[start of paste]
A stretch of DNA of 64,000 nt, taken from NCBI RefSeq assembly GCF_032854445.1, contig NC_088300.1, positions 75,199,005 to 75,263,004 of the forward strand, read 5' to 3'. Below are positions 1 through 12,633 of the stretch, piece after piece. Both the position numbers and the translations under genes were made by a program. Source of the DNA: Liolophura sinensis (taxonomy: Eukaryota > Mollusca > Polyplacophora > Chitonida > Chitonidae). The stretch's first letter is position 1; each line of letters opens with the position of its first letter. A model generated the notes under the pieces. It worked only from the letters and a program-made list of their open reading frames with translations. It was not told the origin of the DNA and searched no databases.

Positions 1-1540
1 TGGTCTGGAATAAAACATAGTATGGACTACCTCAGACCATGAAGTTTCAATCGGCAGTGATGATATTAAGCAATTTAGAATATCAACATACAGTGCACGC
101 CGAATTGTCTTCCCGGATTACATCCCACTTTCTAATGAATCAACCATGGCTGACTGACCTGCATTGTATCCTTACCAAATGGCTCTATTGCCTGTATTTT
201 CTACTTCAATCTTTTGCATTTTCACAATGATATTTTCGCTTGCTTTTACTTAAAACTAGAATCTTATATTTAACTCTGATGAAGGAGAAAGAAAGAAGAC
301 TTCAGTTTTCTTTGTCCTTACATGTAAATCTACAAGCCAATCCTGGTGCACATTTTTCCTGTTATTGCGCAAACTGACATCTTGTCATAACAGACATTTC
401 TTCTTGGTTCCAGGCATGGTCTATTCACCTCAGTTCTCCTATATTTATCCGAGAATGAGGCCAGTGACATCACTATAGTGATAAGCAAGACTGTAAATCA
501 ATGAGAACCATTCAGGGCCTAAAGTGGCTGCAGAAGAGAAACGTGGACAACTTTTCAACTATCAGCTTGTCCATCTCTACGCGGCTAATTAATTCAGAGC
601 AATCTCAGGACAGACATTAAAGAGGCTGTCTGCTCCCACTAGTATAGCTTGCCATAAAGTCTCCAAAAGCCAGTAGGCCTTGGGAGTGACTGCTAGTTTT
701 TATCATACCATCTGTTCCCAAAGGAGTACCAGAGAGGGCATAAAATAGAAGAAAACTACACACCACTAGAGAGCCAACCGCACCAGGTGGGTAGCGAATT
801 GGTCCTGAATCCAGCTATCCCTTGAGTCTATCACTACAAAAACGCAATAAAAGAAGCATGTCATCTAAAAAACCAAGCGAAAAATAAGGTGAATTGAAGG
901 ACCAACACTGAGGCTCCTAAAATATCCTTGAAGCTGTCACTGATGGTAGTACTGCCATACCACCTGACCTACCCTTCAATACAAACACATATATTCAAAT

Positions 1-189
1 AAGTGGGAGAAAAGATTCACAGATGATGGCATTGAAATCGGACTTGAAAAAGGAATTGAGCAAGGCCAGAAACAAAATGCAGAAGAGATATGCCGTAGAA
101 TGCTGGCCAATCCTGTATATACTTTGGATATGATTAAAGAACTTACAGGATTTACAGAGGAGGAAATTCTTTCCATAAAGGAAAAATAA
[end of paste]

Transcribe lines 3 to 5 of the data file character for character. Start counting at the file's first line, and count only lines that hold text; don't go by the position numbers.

1 TGGTCTGGAATAAAACATAGTATGGACTACCTCAGACCATGAAGTTTCAATCGGCAGTGATGATATTAAGCAATTTAGAATATCAACATACAGTGCACGC
101 CGAATTGTCTTCCCGGATTACATCCCACTTTCTAATGAATCAACCATGGCTGACTGACCTGCATTGTATCCTTACCAAATGGCTCTATTGCCTGTATTTT
201 CTACTTCAATCTTTTGCATTTTCACAATGATATTTTCGCTTGCTTTTACTTAAAACTAGAATCTTATATTTAACTCTGATGAAGGAGAAAGAAAGAAGAC